Supreme Court affirms $950,000 fine for SD company that illegally dumped oilfield waste along ND road
BISMARCK—The North Dakota Supreme Court has affirmed a $950,000 fine for a trucking company that illegally dumped oilfield waste onto a northwest North Dakota road in 2014.
Black Hills Trucking challenged the fine from the North Dakota Industrial Commission, arguing it already paid a $200,000 fine to the North Dakota Department of Health for the same violations.
The company did not dispute that a truck driver intentionally released produced water, a waste byproduct of oil production, onto a Williams County gravel road, but argued the Industrial Commission overstepped its jurisdiction.
In an opinion published Thursday, the Supreme Court ruled in favor of the Industrial Commission, affirming the decision of a Northwest Judicial District Court judge.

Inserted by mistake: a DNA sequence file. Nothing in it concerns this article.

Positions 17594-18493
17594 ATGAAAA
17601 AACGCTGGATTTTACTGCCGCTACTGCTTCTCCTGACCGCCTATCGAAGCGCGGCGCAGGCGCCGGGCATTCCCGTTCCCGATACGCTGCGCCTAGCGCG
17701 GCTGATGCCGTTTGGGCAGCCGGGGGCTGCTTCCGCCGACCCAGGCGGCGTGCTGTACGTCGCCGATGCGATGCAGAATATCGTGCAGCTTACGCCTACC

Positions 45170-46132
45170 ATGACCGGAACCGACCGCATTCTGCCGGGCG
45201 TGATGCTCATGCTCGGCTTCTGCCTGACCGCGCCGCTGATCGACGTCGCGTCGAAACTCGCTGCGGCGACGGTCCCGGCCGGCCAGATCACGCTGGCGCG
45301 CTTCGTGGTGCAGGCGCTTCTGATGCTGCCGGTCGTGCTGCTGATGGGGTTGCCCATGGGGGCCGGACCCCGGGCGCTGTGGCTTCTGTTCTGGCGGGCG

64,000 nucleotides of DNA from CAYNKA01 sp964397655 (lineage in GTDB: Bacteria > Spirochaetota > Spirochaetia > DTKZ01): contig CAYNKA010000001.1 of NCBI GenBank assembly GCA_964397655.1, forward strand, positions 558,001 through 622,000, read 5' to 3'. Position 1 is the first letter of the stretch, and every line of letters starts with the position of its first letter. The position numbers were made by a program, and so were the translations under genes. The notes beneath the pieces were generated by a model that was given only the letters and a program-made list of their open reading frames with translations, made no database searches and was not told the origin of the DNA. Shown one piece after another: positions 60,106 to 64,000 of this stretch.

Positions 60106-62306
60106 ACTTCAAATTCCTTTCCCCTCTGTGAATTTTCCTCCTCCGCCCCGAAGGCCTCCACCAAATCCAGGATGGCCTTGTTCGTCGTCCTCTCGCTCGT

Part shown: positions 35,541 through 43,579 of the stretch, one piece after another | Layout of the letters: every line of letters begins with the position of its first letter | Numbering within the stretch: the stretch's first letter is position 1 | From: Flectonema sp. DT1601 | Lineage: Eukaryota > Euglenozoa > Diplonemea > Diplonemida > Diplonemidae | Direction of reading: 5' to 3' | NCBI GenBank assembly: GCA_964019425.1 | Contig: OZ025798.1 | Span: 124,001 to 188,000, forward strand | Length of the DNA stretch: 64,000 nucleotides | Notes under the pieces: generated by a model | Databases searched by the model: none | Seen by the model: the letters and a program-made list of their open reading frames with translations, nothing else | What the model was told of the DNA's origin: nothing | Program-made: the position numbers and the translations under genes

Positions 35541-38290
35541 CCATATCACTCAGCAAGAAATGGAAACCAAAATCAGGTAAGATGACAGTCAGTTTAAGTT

A majority of justices concluded the Industrial Commission has the authority to regulate the disposal of saltwater and oilfield waste, including while the wastes are being trucked to a disposal site.
Justice Daniel Crothers dissented, concluding that the Industrial Commission has "impermissibly interfered" with the health department's jurisdiction over produced water that is moved away from a well site or other oilfield facility.
Crothers noted in his opinion that the regulators did not order cleanup work at the sites.
Surveillance equipment recorded a truck owned by Black Hills Trucking dumping produced water on a road in February and March of 2014. One incident was observed by a Department of Mineral Resources inspector and led to a criminal conviction against the driver and a $3,000 fine.
Department of Mineral Resources Director Lynn Helms said the agency is pleased with the Supreme Court's opinion.
"The outcome of this case was vital in maintaining the jurisdiction of the commission on complaint cases," Helms said in a statement.
Black Hills Trucking, part of Wyoming-based True Companies, has 14 days to file a petition for rehearing with the court. Otherwise, the opinion is considered final. John Morrison, an attorney who represented Black Hills Trucking, did not respond to an email requesting comment Thursday.